From Wikiversity
Jump to navigation Jump to search

Colors in the 1st graph[edit source]

@Iluvalar: The first graph uses three reddish color, not so good. Better use red, green, and blue, or at least colors that stand apart a bit. (Very interesting page. Merci.) --Dan Polansky (discusscontribs) 07:43, 8 April 2020 (UTC)

Code[edit source]

If you have any code doing the calculation, it would be great to have the code directly on the page. Could be in small font, or collapsed, but available. The idea is to achieve perfect reproducibility and reviewability. --Dan Polansky (discusscontribs) 07:49, 8 April 2020 (UTC)

Done, if this is useful for anything let me know i don't mind polishing it. Iluvalar (discusscontribs) 20:16, 8 April 2020 (UTC)
Thank you. I guess to make it more readable, I would rewrite it in Python. Then, e.g. instead of "$m['b']", we could have "m.b", which is obviously more legible, and there are other legibility benefits of Python. But PHP or Python, the main thing is there is published code that is not too hard to read: thanks again. --Dan Polansky (discusscontribs)

Description of the 2nd graph and splitting to two graphs[edit source]

I understand parts of the 2nd graph, but not all of it. I propose you add some explanations below the 2nd graph, as bullet points. It could look like this:

" Details on the legend:

  • Deaths per day: The actual confirmed deaths per day in Italy.
  • Season 3x: ...
  • Model Apr 4: ...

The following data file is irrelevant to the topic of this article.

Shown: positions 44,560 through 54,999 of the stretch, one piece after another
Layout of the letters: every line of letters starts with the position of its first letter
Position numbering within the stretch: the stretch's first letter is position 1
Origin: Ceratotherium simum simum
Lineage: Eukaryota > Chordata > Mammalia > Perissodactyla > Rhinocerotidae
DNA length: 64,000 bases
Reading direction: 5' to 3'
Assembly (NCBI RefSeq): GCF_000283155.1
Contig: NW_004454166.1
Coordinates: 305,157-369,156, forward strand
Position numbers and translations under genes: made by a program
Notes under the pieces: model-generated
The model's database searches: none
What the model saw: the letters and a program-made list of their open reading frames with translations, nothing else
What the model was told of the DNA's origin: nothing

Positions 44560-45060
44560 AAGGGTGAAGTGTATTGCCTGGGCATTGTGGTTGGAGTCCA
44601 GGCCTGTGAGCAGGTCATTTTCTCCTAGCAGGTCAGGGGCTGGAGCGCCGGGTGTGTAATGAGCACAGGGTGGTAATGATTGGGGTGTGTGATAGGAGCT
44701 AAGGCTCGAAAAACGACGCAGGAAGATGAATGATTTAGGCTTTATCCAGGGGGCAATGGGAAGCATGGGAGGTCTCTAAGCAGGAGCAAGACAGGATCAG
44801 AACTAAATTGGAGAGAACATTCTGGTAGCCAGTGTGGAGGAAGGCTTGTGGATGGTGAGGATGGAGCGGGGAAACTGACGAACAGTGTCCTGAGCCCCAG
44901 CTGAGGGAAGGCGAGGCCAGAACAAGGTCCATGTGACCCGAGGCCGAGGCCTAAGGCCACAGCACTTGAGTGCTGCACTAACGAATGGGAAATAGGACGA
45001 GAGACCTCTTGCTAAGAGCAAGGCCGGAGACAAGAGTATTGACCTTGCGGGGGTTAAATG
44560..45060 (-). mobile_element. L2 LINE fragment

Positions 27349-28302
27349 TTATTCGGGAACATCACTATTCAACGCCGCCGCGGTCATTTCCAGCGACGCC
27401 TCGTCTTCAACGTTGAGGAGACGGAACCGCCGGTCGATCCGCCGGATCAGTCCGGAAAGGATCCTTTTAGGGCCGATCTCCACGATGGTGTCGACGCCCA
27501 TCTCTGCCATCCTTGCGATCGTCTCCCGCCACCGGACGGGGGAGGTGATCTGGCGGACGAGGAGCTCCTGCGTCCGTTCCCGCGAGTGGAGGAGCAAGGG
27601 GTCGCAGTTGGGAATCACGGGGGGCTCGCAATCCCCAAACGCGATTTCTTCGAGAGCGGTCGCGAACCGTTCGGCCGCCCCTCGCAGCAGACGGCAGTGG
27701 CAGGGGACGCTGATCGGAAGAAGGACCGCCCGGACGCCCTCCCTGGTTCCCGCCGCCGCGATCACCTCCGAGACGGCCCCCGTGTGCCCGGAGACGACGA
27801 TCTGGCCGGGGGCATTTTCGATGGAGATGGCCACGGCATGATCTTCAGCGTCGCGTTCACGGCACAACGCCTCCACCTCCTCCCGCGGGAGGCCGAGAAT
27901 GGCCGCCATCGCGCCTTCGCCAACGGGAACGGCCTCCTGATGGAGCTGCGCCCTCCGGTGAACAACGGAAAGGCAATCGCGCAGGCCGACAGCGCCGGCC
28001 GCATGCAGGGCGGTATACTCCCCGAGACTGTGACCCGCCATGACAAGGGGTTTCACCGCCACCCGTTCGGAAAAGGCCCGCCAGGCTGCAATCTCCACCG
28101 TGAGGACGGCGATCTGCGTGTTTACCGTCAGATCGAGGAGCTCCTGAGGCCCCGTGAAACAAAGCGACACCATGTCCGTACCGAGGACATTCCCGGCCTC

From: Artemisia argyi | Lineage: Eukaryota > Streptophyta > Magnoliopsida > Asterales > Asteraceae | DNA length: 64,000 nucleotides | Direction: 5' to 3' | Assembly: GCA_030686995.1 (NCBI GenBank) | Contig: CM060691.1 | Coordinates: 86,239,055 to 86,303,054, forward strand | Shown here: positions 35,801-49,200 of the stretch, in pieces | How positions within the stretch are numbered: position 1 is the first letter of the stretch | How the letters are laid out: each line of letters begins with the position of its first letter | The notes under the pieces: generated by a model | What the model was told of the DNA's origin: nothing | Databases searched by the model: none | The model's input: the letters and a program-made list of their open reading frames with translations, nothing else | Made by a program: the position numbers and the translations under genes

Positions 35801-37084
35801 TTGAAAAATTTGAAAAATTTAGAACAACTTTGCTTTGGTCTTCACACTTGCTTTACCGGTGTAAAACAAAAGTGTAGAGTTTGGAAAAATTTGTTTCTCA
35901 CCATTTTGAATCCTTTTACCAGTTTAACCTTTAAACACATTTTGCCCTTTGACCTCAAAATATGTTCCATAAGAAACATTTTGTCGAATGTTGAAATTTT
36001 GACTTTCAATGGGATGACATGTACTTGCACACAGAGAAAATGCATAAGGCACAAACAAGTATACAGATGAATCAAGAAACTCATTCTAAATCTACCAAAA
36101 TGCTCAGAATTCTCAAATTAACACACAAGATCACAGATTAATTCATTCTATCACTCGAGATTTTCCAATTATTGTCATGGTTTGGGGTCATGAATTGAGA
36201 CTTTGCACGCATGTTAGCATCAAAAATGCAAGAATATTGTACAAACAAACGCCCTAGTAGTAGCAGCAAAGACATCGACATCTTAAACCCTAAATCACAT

• Model Apr 7: ...
  • Common misconception: ...
  • Common misconception (no distancing): ...
  • Worst case: ...
  • Worst case (no distancing): ...


I see that you have some descriptions further on the page but it is not straightforward to tie them to the curves on the graph. An alternative would be to add the descriptions as paragraphs, with the mapped item in boldface, e.g.:

Deaths per day: The actual confirmed deaths per day in Italy.

Season 3x: ...

Etc. In either case, it should be easier for the reader to go from the graph to the explanation and from the explanation to the graph.

On another note, there seem to be too many plots in the graph; it would not be amiss to have two graphs, where the two graphs could share some of the curves for context. For instance, one graph could have deaths per day, season 3x, model Apr 4, and model Apr 7, while the other graph would have deaths per day, common misconception, common misconception (no distancing), worst case, and worst case (no distancing).

--Dan Polansky (discusscontribs)